The team added: "Many companies, like Tiger, offer reduced height versions of their designs, or can create bespoke buildings, to help you comply with regulations even if your structure needs to be closer than 2m to the border.

"This can be a simple way to avoid needing planning permission".

Can I be fined for putting decking down?

The Tiger team have broken down all the rules when it comes to putting decking down in your outdoor space.

You could be fined if you have decking that is higher than 30cm or decking that covers more than 50% of your garden without planning permission, according to the garden building pros.

The experts elaborated: "There are many things that can impact a council’s decision to grant permission for decking such as the size and location, impact on surrounding area, and whether it complies with local planning policies".

Can I be fined for sleeping in my garden building?

Your local council "may not take too kindly" if you use your garden building for regular and frequent overnight accommodation (especially if you are charging for it) without planning permission, Tiger warns.

They went on to clarify that the odd friend sleeping over on an informal, more occasional basis is less of an issue.

However, the experts urged that if you want to use your garden building as a permanent guest room, you need to check building regulations and get planning permission.

Can I be fined for watering my garden during a hosepipe ban?

A hosepipe ban limits outdoor water usage and is typically put in place during the hotter months of the year.

A hosepipe ban is outlined in section 36 of the Flood and Water Management Act of 2010.

Tiger explained that if a person is found breaking the ban, they can be fined up to £1,000.

Can I be fined if I have invasive plants in my garden?

In the UK there are many invasive plants that you can be fined for if you let them spread.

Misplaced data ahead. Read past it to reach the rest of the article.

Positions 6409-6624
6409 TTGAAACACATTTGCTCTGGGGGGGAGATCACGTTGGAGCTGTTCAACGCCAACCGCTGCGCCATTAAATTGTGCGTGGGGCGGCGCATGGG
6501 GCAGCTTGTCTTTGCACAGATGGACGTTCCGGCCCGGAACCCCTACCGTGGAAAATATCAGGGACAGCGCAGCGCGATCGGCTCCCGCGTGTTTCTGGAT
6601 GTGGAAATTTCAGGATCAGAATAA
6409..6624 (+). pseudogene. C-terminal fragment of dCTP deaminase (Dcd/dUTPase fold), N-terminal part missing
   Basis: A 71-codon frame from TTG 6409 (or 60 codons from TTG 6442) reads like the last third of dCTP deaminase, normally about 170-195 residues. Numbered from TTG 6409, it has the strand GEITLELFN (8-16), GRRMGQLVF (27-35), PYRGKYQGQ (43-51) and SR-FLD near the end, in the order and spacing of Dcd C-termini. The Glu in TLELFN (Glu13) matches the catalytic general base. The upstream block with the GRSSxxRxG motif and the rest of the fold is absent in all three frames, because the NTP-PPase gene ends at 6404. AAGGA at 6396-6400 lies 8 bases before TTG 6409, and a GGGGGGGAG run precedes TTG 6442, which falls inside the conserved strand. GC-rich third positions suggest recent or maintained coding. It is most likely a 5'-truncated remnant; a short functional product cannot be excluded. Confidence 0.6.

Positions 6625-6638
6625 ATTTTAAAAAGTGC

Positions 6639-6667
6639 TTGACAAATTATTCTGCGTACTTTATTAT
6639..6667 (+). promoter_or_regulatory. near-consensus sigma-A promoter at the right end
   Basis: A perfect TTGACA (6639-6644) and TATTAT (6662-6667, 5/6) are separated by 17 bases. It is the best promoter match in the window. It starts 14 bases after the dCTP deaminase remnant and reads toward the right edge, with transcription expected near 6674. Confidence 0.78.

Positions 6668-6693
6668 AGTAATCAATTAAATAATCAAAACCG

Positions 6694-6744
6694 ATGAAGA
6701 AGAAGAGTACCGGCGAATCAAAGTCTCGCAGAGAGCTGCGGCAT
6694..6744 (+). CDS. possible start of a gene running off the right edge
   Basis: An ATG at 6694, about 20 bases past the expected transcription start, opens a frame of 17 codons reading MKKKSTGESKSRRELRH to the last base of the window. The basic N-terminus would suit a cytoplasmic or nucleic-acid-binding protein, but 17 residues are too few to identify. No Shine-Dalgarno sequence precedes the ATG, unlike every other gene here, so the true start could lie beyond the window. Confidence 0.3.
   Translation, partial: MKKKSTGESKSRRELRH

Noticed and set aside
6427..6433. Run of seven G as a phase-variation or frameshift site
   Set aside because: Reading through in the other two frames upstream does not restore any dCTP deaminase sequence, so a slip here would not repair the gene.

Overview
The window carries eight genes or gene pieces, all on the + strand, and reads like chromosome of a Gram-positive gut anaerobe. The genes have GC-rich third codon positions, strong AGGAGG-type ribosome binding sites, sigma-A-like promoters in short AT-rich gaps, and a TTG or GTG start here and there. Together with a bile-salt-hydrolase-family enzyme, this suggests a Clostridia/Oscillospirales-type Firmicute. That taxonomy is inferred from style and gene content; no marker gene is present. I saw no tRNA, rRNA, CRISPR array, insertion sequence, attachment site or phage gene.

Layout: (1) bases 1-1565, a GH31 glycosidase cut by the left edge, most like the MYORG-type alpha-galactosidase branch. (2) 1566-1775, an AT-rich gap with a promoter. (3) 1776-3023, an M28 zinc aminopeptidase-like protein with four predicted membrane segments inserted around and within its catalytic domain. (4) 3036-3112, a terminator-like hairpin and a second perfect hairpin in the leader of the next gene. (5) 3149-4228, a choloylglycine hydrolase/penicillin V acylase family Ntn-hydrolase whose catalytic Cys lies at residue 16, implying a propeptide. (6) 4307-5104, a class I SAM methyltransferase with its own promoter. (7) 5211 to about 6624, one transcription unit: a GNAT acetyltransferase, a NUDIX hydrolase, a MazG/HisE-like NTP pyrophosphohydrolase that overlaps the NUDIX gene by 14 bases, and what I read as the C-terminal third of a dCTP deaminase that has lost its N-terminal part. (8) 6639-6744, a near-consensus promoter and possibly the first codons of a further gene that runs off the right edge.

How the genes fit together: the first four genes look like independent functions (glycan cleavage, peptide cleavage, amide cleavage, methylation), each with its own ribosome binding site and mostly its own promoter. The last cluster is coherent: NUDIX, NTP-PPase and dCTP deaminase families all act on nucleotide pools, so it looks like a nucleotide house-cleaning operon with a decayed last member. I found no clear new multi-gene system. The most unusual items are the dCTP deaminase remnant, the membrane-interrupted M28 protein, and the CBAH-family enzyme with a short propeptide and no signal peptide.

Japanese Knotweed is one of the most invasive and will need professional removal if growing in your garden.

The experts warned that fines for Japanese Knotweed can reach up to £34,000.

Can I be fined for trimming my neighbour's trees and bushes?

"When it comes to trimming overhanging branches, you should only cut them up to the property line," according to Tiger.

The garden building experts continued: "If you lean into your neighbour’s garden and trim the trees and bushes, this may be considered trespassing, so it’s always best to check with your neighbours first".

They also urged people to be aware of whether a tree is covered by a Tree Preservation Order.

The experts explained that on this occasion you can’t cut the branches, so you should always speak to your neighbour first.

Can I be fined for planting a new tree?

Under the Rights of Light Act, if a window has received natural light for 20 years or more, neighbours can't block it with a new tree.

The experts continued that if you did want to plant a new tree, you should consider placing it in a new corner of the garden or opting for something smaller.

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Can I be fined if my hedge grows too tall?

Under Part 8 of the Anti-Social Behaviour Act 2003, homeowners are responsible for maintaining their hedges.

Tiger noted that if a neighbour complains to the local authority and they find that the hedges are negatively affecting the complainant's enjoyment of their property, the local authority can issue a formal notice and even a fine of up to £1,000.